The topic of “cell phones” hits a nerve. Just this week, a revealing article, “Stop Googling. Let’s Talk.” by Sherry Turkle caught my eye. It revolves around how mobile internet devices impact solitude, conversation, and young adults in ways that might surprise us.
Do you know and love a person whose life revolves around his/her phone? Is this you. Read with care – and in prayer.
Time spent alone, unconnected, is no longer a welcome oasis for contemplation, but a nuisance, a problem, a crisis that must be solved or obliterated with the help of technology. We do this to our detriment. Times of solitude re-introduce us to ourselves. In segments of “quiet” we have time to imagine, dream, and listen to the stirrings of our hearts. When “connection” with others is merely the transmission of links and news, this world misses out on the expression of God He uniquely crafted into each of our hearts. Those we love are robbed of true gifts we have to offer.
How can we create a little space for contemplation? Fifteen quiet minutes is a good place to start. When driving alone, don’t jump to switch on the radio or talk to a friend. Washing dishes? Walking your dog? Folding clothes? Out for a run? Embrace the quiet. From these inner reserves, we will have more to share and a firmer grasp on how to listen well. Check out the next paragraph.
“Conversation is the most human and humanizing thing that we do,” says Turkle. The more we know ourselves (through times of contemplation), the more we become secure in our own thoughts and feelings. Security leads to empathetic listening – the ability to really hear what others have to say.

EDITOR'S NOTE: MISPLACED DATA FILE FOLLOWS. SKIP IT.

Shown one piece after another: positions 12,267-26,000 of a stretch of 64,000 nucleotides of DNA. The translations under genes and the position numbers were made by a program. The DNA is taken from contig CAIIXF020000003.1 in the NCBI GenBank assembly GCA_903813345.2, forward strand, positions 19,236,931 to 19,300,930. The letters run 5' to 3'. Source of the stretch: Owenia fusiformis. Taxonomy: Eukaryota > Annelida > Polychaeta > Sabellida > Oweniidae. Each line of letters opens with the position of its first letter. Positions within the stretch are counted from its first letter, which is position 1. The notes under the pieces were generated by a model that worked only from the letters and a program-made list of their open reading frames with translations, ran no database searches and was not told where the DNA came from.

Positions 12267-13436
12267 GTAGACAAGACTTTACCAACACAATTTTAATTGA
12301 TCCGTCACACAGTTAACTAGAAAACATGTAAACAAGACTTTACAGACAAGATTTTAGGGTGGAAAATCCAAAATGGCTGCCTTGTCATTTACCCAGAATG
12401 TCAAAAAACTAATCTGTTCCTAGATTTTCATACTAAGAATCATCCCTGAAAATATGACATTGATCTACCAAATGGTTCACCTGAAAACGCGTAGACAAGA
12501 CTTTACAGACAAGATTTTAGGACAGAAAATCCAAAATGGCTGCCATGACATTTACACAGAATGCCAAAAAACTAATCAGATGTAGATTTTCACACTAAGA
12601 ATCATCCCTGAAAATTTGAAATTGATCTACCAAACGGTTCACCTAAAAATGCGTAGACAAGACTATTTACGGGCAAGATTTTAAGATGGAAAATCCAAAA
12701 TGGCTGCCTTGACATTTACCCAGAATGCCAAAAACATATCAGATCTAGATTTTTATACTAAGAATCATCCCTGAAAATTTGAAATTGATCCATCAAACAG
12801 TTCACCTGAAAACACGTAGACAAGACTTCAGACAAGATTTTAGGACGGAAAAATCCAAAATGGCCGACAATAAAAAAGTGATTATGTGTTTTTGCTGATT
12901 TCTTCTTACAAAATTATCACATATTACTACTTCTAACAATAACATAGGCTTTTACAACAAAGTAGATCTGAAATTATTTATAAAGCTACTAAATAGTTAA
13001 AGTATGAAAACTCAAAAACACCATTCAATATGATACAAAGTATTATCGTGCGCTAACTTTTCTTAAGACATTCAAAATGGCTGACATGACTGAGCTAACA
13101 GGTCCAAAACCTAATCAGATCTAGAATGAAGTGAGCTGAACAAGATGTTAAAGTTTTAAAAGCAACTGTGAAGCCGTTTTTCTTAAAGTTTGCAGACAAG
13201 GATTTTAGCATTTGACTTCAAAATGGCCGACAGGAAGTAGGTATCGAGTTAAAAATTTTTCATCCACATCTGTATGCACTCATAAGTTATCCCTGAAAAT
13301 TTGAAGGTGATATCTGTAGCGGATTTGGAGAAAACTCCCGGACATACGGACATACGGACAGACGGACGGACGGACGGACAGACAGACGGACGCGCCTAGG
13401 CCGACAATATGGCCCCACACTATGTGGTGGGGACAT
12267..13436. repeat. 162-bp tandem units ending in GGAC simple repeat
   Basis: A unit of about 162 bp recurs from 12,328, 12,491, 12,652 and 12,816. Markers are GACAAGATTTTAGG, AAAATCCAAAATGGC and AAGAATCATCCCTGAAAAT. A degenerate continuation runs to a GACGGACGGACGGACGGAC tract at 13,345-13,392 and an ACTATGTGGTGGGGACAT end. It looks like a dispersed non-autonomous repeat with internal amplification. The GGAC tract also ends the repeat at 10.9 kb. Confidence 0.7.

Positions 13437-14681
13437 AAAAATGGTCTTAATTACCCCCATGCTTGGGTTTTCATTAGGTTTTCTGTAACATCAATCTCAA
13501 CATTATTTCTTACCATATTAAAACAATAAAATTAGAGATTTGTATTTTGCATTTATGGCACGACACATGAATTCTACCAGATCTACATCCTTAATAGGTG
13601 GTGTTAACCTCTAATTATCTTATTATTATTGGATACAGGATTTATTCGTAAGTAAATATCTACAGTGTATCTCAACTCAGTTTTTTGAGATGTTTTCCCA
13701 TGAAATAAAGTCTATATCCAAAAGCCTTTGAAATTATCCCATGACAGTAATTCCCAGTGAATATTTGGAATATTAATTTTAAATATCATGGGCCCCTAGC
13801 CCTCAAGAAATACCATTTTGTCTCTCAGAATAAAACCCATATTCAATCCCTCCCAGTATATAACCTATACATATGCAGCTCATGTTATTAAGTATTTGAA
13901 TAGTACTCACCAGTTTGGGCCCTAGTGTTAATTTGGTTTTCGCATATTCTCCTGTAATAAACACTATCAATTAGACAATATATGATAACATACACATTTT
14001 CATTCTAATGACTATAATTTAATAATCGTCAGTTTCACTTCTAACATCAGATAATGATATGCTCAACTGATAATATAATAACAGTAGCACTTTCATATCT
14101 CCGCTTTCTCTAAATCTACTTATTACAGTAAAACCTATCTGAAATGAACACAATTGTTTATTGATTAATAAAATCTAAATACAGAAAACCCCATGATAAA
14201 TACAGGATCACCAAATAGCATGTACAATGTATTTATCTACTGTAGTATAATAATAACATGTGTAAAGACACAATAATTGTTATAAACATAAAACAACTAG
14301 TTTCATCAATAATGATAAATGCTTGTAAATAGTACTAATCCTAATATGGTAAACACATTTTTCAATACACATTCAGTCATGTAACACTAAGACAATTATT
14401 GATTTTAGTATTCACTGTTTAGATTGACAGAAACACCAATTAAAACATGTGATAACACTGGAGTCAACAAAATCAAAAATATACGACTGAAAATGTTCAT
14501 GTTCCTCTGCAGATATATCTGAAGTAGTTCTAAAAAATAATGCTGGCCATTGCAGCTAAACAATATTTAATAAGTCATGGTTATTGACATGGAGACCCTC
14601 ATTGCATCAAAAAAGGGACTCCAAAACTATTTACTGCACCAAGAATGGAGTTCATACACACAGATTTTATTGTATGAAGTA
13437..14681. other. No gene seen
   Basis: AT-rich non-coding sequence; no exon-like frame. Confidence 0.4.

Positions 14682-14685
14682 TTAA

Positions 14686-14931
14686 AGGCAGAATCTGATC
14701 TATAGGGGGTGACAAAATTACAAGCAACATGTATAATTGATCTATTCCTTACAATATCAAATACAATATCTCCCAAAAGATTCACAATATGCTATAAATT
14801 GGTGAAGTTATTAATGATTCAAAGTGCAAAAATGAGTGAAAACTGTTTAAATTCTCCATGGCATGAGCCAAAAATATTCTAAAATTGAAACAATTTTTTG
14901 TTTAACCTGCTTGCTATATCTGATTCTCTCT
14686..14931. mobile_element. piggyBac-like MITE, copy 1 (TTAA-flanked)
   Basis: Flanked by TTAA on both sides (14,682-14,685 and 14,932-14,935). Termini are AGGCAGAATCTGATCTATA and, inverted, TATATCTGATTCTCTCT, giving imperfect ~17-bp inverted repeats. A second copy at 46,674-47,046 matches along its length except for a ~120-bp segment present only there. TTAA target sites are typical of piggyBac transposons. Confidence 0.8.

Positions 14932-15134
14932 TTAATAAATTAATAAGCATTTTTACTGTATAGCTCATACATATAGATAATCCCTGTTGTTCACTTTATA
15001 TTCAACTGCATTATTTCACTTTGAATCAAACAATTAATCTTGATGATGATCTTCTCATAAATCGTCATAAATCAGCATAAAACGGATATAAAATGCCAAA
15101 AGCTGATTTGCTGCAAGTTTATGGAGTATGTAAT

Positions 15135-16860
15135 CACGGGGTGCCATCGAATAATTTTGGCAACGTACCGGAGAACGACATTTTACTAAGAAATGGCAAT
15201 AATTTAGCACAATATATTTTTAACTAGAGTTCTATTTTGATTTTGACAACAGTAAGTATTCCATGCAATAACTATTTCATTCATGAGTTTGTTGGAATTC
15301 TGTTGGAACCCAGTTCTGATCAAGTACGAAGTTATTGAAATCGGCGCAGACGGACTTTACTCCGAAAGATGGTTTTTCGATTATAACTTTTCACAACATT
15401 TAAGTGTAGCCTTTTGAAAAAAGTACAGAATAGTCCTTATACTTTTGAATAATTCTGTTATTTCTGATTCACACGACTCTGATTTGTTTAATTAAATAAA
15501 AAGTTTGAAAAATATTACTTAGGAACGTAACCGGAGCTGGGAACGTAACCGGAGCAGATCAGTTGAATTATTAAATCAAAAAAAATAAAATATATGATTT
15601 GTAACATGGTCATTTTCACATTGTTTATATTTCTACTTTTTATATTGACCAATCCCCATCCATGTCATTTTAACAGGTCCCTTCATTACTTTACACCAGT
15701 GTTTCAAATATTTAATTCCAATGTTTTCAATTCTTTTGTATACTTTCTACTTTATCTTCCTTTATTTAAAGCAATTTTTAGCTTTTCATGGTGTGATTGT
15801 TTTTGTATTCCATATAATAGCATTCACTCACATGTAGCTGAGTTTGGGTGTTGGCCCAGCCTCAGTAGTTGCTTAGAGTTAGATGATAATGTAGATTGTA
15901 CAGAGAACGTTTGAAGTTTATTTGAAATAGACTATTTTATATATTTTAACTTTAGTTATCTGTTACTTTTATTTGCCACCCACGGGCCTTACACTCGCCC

Sherry Turkle reminds us that “One start toward reclaiming (real life) conversation is to reclaim solitude. Some of the most crucial conversations you will ever have will be with yourself. Slow down sufficiently to make this possible.” Then, listen well. The research on empathetic listening and mobile devices is one worth noting. Read the article below to see the impact on kids (and empathetic listening) who attend a week at a “device-free” outdoor summer camp.
“Timothy D. Wilson, a psychologist at the University of Virginia, led a team that explored our capacity for solitude. Students were asked to sit in a chair and think, without a device or a book. They were told that they would have from 6-15 minutes alone and that the only rules were that they had to stay awake and not fall sleep. In one experiment, many student subjects opted to give themselves mild electric shocks rather than sit alone with their thoughts.”
One word comes to my mind — alarming. Not only is solitude unwelcomed, it is perceived as something painful and something to be resisted.
In Psalm 46:10 we are told, “Be still and know that I am God…” Can we in this day and age recognize God, in all His fullness, without interludes of quiet, solitude, stillness?
How much is our use of cell phones to blame?
What do you think?
Want to explore this more? Check out “do not disturb” apps for your cell phone, or dig into Sherry Turkle’s entire article from the New York Times at https://www.nytimes.com/2015/09/27/opinion/sunday/stop-googling-lets-talk.html?_r=0
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